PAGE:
The quirks of fuel retail are myriad, but breaks is one area that every operator needs to understand in detail.

As massive sophisticated businesses like KFC, McDonalds and Commonwealth Bank are in the headlines for eye wateringly high underpayment claims related to breaching retail worker break entitlements and as recent employment law changes have dramatically increased the penalties for record keeping breaches as well as underpayments, it is a timely reminder for all businesses to review their understanding of, and compliance to breaks.  In fuel wholesale and retail the treatment and requirements for breaks is unique and must be understood and communicated clearly to avoid compliance breaches.

Breaks Cases Recap


The dual class action suits allege $250m in underpayments because the fast food giant did not provide workers with a mandatory break.

This is a hours breach but also results in significant underpayments as it triggers a clause that all hours worked after the break fell due must be paid at overtime rates until the break is actually taken or the shift ends.

Due to the nature of the class actions the actual underpayment amount sought may end up being significantly higher as the process unfolds and may attract direct breach penalties from the regulator in addition to the class actions decisions.

Commonwealth Bank

In a case before the Federal Court, the Commonwealth Bank is facing claims that it denied 3,000 workers their entitlement to 10 min breaks back to 2014, amounting to $45m in underpayments.

The Union bringing the case has argued that the Enterprise Agreement covering the Bank provides for 10 minute paid rest breaks in addition to the 45 minute unpaid lunch break.  The Union argues that due to staff shortages the 10 minute rest break is almost never taken.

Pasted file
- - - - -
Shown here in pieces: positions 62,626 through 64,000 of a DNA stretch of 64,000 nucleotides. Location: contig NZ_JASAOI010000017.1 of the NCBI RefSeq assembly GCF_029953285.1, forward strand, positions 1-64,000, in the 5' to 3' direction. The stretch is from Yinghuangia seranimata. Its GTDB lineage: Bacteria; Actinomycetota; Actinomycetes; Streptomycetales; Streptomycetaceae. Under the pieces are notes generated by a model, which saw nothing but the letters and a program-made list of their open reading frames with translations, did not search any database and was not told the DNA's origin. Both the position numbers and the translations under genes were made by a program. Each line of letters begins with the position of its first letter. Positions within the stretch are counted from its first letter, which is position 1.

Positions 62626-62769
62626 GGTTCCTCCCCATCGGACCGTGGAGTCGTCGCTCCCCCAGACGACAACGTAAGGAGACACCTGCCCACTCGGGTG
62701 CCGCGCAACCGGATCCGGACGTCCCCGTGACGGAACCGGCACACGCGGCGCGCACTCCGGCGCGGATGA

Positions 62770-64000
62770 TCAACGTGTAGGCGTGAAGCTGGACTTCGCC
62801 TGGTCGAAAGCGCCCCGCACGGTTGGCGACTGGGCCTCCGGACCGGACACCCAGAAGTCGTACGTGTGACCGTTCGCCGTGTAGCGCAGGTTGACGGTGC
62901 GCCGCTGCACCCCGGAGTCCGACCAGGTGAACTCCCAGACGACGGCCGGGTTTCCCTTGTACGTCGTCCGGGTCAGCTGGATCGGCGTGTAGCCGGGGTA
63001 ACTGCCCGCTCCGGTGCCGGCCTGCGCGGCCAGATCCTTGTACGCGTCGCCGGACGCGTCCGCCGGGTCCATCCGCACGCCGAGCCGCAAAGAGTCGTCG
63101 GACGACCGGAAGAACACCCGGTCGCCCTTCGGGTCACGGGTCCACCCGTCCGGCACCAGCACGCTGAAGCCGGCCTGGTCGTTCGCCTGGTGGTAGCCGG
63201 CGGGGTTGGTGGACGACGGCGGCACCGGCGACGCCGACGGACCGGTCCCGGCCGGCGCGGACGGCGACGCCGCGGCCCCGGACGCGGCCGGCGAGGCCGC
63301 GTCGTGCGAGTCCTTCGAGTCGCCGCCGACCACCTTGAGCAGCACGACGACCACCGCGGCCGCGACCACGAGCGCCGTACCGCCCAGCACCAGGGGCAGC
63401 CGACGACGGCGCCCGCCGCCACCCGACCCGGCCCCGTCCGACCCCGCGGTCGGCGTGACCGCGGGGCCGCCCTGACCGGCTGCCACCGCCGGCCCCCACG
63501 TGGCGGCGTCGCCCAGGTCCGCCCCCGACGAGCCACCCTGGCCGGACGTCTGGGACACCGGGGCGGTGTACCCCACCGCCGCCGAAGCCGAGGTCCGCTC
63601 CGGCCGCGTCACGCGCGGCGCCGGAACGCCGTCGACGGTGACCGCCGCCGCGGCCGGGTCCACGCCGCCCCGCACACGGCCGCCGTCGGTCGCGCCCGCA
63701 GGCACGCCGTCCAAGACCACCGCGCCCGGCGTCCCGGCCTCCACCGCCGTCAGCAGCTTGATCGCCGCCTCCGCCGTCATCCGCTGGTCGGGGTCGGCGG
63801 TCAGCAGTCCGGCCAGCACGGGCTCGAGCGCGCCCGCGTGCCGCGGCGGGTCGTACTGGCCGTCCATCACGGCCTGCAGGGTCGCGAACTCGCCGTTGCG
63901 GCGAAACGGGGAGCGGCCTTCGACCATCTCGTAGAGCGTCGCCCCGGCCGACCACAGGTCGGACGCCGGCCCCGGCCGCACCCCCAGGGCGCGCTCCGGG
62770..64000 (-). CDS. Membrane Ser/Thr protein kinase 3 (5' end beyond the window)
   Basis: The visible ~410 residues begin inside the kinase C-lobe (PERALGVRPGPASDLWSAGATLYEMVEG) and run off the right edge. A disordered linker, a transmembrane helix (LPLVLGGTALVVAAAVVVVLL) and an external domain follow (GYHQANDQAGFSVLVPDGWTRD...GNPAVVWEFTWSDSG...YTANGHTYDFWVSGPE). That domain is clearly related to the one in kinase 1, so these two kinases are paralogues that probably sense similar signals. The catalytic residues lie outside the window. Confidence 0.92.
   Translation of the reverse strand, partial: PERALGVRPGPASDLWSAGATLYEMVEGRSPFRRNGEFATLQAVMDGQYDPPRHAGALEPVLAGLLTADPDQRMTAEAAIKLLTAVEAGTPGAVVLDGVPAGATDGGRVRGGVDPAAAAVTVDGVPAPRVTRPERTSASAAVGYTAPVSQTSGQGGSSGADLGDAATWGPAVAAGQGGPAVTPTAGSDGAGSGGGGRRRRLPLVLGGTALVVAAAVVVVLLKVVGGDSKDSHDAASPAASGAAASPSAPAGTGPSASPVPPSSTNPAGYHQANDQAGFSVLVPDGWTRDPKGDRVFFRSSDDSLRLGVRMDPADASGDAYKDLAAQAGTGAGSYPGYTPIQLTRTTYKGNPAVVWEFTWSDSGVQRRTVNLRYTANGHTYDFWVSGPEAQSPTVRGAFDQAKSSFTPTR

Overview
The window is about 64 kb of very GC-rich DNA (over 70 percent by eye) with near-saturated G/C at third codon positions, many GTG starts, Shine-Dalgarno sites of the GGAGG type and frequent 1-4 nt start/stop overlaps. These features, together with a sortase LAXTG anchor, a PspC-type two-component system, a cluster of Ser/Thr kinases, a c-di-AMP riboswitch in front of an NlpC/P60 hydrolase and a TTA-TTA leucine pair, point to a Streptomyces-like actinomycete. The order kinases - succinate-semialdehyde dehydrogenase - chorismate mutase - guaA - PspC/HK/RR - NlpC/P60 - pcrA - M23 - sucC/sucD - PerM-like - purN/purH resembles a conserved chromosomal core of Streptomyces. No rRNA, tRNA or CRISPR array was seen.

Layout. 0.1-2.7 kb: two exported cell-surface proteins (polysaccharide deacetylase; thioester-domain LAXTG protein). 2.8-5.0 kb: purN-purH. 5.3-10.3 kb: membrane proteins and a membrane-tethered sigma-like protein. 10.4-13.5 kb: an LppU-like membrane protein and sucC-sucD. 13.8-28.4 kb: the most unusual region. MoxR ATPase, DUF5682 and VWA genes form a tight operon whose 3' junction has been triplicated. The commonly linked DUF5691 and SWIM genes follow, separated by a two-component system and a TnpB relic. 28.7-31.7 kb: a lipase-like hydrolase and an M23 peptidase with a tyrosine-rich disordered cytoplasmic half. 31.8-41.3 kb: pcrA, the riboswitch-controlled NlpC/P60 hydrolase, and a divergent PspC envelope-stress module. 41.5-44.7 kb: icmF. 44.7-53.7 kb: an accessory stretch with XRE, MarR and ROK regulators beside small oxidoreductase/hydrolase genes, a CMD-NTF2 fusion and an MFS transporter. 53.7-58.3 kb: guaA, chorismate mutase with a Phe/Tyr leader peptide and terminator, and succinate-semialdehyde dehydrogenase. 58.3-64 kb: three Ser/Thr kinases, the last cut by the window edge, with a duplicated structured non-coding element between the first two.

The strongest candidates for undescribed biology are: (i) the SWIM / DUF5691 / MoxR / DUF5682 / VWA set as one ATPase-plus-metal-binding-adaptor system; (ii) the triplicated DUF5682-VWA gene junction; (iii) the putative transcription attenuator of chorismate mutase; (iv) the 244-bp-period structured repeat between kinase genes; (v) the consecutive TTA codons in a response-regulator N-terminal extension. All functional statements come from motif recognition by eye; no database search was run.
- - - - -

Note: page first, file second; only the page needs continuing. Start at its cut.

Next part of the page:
The Bank, in its response has argued that as the 10 minute rest break is paid there is no financial loss to the staff if the break is not taken and as such there is no underpayment to be answered for.

Like the McDonalds case this denial of the break triggered the ‘overtime until break taken’ clause which is the basis for the underpayment claims.

Also like the McDonalds case the bank could also face penalties from the regulator for breaches as well as any judgement in the class action


The KFC case appears to be a carbon copy of the McDonalds case and is likely to follow the same trajectory.  It is also not likely to be the last retailer that faces such a case.

Learnings for All Businesses

“These cases are all working their way through the system now, and they are not likely to stop with these three retailers, we would expect to see more cases.  These cases will likely cause close scrutiny on what a paid break is and what it means when a worker works through the paid break” hypothesises ACAPMAs Elisha Radwanowski

“What all businesses should take away from this case is that breaks matter.  That understanding how breaks are supposed to work according to the applicable employment instrument is vital to ensuring compliance, and that failure to understand break requirements and adhere to them, could result in large claims such as this one” continues Elisha.

“The Fair Work Act and the applicable employment instrument (Award/EBA) will outline the specific minimum requirements for breaks, including when they apply, if they are paid or unpaid and how additional breaks should be addressed.  Failure to understand and comply with these requirements is likely to lead to underpayments and issues” concludes Elisha.

Fuel Wholesale and Retail Concerns

In fuel wholesale breaks are more than a chance to have a cup of tea, fatigue management breaks are about saving peoples lives and are vital to drivers.

As per the Road Transport and Distribution Award 2020;

  • an unpaid meal break of between 30-60 minutes must be allowed between 3.5 and 5.5 hours after starting ordinary hours, and if the meal break is not allowed then all time after 5.5hours from commencement will be paid at 200% of Base Rate to compensate for the lack of unpaid meal break (clause 16.1)
  • a paid  overtime meal break of 20 minutes is to be provided if the employee is going to be working 2 hours or more overtime (to be taken before starting overtime or as soon as possible after starting overtime) (clause 16.2)
  • an additional paid long overtime meal break of 20 minutes is to be provided after completing 4 hours overtime (and every 4 hours of overtime until overtime is finished) (clause 16.2)

“It is not uncommon for distribution businesses to pay fuel drivers for ALL breaks, not just overtime breaks, due to simpler payroll processing and to ensure that drivers are encouraged to take theses vital rests” notes Elisha.